The Point

To describe how purchasing a smartphone would inexpensively


achieve the three stated objectives for the project managers.
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Email Solution: Getting to the Point


3. Reinforce the purpose with focused next
steps in the closing .
Purpose

Here is an update of Project XYZ.

Next Steps

You will receive a final update upon completion of Project XYZ.

Purpose

The minutes of our Quality Assurance meeting appear below.

Next Steps

The next QA meeting will be on March 4 in Conference Room 2 at


1 p.m. Please contact QA if you wish to amend these minutes.

Purpose

Purchasing a TrueX smartphone for our project managers will


improve data sharing in remote locations, responsiveness to
management and client inquiries, and access to client databases.

Next steps

Please allow time to discuss this proposal at our next staff meeting,
and click here for more information about the TrueX smartphone.

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2012 Philip Vassallo

Writing the Right Email

Request, Draft 2
If Otto reported to Ava and wanted to be deferential, he
could write this message:
To:
Ava
From: Otto

Re: Two Business Issues


Date: Today 1:23 p.m.

Ava,
Please answer the following questions:
Will the XYZ report be ready before my conference call with Calvin Client on Friday?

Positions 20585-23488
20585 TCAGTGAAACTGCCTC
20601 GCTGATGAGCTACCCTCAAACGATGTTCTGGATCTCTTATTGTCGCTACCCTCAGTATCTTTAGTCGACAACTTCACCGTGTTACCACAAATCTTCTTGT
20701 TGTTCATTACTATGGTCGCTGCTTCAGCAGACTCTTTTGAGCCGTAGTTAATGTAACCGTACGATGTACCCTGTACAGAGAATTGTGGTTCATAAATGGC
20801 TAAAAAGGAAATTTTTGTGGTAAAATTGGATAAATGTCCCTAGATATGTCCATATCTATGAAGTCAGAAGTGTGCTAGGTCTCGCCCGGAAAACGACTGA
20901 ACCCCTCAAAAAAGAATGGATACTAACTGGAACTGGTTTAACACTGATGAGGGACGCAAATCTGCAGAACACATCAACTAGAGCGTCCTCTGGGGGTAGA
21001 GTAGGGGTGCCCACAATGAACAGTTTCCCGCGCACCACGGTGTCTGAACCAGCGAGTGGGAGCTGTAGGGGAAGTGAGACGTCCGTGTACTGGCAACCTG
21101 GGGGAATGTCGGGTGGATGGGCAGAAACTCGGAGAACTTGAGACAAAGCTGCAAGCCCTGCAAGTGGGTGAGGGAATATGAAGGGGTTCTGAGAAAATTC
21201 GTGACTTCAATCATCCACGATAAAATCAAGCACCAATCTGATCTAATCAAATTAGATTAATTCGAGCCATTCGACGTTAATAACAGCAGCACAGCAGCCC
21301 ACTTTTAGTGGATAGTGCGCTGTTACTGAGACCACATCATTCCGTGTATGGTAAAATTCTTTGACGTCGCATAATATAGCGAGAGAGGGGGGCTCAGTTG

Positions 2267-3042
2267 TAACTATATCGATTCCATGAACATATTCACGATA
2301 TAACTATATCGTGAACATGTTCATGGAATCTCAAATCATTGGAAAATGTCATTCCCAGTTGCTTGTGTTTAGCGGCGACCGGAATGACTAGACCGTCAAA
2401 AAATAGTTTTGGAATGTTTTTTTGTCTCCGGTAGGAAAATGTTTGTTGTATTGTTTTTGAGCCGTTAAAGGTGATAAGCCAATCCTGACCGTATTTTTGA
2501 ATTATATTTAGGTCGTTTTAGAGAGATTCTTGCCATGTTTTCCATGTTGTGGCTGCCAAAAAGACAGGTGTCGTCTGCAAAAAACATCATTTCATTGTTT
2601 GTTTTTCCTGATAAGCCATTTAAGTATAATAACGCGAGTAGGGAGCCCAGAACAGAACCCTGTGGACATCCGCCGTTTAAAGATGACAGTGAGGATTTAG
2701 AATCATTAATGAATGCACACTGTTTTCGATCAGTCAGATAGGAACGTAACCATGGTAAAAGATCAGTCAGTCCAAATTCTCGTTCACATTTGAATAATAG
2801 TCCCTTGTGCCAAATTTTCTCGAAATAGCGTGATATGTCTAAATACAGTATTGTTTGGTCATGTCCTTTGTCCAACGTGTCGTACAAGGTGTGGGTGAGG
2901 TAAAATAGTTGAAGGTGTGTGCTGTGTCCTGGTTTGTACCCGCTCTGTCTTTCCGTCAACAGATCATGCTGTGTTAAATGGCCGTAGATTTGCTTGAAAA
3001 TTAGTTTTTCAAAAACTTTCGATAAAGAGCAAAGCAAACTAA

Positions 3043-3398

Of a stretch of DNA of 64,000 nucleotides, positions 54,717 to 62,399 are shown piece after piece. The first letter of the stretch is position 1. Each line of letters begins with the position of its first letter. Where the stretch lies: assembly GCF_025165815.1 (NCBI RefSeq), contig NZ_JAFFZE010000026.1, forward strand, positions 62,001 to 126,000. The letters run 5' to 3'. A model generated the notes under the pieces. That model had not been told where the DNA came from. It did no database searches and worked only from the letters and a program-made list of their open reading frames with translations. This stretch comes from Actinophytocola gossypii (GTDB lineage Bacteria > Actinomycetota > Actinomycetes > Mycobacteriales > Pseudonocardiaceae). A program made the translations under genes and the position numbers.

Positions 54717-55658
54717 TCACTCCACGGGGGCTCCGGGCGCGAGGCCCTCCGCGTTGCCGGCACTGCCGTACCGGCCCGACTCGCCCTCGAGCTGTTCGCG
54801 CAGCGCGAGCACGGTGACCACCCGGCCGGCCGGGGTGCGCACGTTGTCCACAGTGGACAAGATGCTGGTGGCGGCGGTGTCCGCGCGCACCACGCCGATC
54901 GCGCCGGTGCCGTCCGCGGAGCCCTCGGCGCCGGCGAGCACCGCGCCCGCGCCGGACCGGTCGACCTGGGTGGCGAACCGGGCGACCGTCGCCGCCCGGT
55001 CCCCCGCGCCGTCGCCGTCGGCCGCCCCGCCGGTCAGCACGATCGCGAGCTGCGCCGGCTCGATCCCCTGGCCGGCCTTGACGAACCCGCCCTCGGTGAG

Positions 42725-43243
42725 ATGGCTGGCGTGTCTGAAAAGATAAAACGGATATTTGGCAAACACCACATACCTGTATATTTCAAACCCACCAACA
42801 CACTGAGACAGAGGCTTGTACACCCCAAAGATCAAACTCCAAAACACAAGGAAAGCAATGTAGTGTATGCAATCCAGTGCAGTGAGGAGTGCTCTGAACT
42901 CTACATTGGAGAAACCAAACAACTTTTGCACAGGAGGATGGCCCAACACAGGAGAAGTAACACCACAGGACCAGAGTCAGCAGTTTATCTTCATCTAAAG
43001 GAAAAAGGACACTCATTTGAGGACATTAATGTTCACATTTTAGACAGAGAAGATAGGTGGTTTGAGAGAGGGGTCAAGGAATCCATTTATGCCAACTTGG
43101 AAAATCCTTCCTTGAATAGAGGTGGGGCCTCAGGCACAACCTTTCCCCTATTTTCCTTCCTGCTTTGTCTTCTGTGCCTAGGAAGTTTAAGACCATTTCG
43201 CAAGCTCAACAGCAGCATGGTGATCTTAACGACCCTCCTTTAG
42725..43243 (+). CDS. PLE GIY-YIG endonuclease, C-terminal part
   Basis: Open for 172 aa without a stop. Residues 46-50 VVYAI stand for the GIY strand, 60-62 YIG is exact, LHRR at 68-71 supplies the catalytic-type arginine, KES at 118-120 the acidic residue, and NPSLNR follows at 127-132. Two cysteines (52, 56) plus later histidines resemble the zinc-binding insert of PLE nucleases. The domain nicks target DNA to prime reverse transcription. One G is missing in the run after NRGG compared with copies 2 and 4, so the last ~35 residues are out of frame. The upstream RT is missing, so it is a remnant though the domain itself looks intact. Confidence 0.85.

Can you lock up the office on Thursday, as I will be out of town that afternoon?
Please let me know by 4:30 p.m. today.
Thanks,
Otto

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Request, Draft 3
If Otto managed Ava and wanted to be more assertive, he
could write this message:
To:
Ava
From: Otto

Re: Two Business Issues


Date: Today 1:23 p.m.

Ava,
I need your help:
Submit the XYZ report to me by Thursday for my conference call with Calvin Client.
Lock up the office on Thursday, as I will be out of town that afternoon.
Please confirm by 4:30 p.m. today that youll handle these issues.
Thanks,
Otto

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2012 Philip Vassallo

Writing the Right Email

Use PDF Structure


Purpose States the point of the email

Details Supports the purpose with needed details

Follow-through States next steps that connect to the purpose


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Improvements in Purposefulness
1. The purpose is clear in the subject lineeven before Ava
reads the message.
2. The first sentence immediately focuses Ava on her role.
3. The last sentence gives Ava a clear deadline.
4. The numbered points make the details readily apparent to
Ava.
5. Otto wastes no words. (The first message is 68 words, and
the second message is 47 wordsa 31% word reduction.)

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Writing the Right Email

Premise 5: The Art of E-mail Writing

An email should have


only one purpose.

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Halftime Review
1. Preview the purpose in the
subject line.
2. State the purpose immediately.
3. Reinforce the purpose with
focused next steps in the closing.
4. Use PDF to structure the email.